As best as I can tell, here is what happened. Lord B reminded Daddy that he had promised my hand in marriage to any man who could make me laugh. Don't even get me started on the idiocy of pronouncements like that. Anyway, Daddy admitted that was true, but he didn't think just any peasant off the path should be able to wed his daughter, not even one with a golden goose, at least not right away, so he decided that Freddy would have to be tested for his worthiness first. He ordered Freddy to bring him a man who could drink all of the wine in the royal cellar.
Or at least that is how I heard it. Daddy told Lord B, and Lord B told Lady B, and Lady B told me. Lady B is sweet, but not the sharpest arrow in the quiver. Who knows what really happened? Oh, she also told me that as soon as Freddy agreed to the challenge, everyone suddenly became unstuck from the goose, just in case you were wondering.
If Daddy had at least bothered to tell me himself, I might have pointed out that if Freddy succeeded in this task, that Daddy would have no more wine. Duh, Daddy.
Freddy came back today, and had with him the thirstiest man you ever saw! Long story short, the wine is gone. I can't let Daddy see it, of course, but I'm secretly glad to see a peasant get the best of him.
Daddy has been keeping me on a short rein, but I managed to sneak out to the garden road and speak to Freddy as he was leaving. He has another test, to find a man who can eat a mountain of bread. They are going to be busy in the bake house for awhile.
Freddy seems really sweet. Not educated or anything, but kind and contented. I like him.
Yes! I knew he could do it! Freddy came back today with a man who could suck down bread as if it were air.
But Daddy just can't leave it alone. "Bring me a ship that can sail on the sea AND on land." I just rolled my eyes and walked away when I heard this one.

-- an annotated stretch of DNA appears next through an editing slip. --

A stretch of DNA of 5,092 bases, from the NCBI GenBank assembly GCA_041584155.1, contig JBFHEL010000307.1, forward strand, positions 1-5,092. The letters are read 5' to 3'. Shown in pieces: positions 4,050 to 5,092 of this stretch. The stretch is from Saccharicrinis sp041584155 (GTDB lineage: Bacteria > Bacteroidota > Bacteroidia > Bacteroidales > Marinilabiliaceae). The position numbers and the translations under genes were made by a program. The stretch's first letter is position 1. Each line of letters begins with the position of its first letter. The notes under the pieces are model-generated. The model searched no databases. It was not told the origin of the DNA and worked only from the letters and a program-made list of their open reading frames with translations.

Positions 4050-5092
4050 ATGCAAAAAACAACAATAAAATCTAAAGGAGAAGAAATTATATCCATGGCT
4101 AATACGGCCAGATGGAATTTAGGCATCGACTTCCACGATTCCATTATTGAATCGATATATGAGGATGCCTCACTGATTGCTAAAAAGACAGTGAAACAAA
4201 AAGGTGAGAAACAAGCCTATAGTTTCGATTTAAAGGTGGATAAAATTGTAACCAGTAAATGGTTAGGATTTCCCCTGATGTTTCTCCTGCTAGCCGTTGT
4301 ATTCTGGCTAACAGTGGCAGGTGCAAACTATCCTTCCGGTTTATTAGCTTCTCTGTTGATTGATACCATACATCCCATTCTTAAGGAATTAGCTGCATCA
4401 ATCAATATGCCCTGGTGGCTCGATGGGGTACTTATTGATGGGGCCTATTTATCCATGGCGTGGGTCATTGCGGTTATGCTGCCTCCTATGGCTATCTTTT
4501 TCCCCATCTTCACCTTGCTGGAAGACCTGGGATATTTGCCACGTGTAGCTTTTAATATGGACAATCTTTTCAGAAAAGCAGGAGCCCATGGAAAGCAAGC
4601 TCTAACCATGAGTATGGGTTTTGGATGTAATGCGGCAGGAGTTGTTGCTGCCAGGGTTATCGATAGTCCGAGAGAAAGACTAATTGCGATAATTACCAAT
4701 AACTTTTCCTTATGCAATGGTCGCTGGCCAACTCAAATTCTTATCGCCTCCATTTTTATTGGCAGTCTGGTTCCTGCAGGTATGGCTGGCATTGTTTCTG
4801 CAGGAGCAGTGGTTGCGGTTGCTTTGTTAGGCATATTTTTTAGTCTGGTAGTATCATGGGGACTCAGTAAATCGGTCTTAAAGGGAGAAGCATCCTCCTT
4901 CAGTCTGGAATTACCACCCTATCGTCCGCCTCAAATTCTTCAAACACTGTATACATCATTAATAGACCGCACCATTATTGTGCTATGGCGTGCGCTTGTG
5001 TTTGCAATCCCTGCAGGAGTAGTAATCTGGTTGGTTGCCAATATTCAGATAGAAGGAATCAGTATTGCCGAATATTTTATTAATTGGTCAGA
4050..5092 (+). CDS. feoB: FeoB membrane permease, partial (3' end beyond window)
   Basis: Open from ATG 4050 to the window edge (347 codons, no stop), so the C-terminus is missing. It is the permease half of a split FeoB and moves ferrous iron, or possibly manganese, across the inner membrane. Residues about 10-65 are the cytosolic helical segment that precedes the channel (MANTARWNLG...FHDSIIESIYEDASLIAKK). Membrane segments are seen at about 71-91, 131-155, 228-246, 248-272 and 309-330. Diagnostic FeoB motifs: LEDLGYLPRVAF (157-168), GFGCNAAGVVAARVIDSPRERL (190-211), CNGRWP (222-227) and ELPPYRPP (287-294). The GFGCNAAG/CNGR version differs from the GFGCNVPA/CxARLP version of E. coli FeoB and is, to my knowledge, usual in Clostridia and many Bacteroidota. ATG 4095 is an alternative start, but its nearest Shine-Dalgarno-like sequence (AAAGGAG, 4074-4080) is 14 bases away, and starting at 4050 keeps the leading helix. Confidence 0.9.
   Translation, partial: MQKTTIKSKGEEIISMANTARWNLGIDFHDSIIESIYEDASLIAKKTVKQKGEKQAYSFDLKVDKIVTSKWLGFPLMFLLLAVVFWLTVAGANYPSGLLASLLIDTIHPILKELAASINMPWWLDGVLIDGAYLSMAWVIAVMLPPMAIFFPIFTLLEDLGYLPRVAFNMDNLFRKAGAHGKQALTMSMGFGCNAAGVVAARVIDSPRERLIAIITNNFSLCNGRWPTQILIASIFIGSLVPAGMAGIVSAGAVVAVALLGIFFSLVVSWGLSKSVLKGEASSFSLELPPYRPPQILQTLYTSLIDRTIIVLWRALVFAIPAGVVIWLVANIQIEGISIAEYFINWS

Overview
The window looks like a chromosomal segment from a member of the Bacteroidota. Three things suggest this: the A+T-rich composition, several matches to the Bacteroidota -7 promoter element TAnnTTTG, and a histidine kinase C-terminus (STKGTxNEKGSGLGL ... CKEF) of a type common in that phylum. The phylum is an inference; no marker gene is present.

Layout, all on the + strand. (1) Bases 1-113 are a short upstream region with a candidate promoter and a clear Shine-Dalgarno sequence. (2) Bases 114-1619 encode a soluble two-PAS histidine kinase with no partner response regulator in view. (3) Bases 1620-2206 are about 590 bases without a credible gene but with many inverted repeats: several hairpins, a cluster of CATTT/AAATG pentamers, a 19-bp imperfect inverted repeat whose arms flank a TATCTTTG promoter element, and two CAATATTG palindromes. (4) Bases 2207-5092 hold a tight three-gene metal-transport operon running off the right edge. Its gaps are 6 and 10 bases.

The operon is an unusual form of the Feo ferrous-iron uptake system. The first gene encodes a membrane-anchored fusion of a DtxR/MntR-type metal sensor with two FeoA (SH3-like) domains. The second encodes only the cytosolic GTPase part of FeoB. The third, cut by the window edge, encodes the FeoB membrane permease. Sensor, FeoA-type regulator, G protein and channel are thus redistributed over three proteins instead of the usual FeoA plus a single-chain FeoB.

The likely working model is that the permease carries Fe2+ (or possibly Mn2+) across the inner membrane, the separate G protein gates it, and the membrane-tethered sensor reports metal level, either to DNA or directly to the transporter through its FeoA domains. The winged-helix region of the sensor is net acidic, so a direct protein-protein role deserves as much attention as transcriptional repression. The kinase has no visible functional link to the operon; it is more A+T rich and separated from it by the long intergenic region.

It's been a week, and no sign yet of dear Freddy. I just stare out the window, waiting to see him again. I haven't even gone to the library. Did Daddy finally best him? O, I shall never speak to him again if that is the case.
I just heard a terrible commotion out front. Off to investigate...
[one month later]
I'm sorry to have neglected you so long, but it's been a whirlwind.
That commotion? Of course it was Freddy, and of course he arrived in a sailing ship that hopped over the coastline and sailed up across the lawn as pretty as you please. The ship was gleaming white, with a golden goose figurehead. The captain, an smiling old man with gray hair, dropped the gangplank, and he and Freddy walked to the end of it.
For once, Daddy was speechless. So was Freddy, as he stared at me as if he were seeing a rare jewel for the first time. So was I, as I looked at the man who would do impossible things just to be with me.
Finally, the old captain approached Daddy and put an arm around his shoulder. Lord B's eyes almost popped out of his chubby little face, but he was as transfixed as everyone else.
"I know you still have your doubts about this young fellow, but I can assure you that I have never met a finer, more honorable young man. I would be proud to have him as a member of my family, and I believe you would be, as well." The captain cleared his throat and spoke more softly. "And he loves her, and I believe she loves him, as well."
"Is this true?" said Daddy.
"Yes, sire," said Freddy, "I do love her."
"Yes, Daddy, I mean, sire, with all my heart, I love him."
Daddy sighed, and kissed my forehead. Then he went to Freddy, and clasped his shoulder. "Welcome to the family, son."
Everyone cheered, except Lord Buckley, who staggered to bench and loosened his collar, which was probably tight because of the veins bulging in his neck.
Before anyone could start planning a fancy royal wedding, I asked the old captain if he could perform marriages. "Aye, indeed I can," he said.
I walked to the gangplank and started up. "Then let's do it now," I said. Freddy and the captain scurried up after me, and right there on the bow, next to the golden goose, my beloved Freddy and I were married.
After the wedding, we sailed down the lawn and out to sea, where we have been ever since. We'll go back home one day - but not just yet.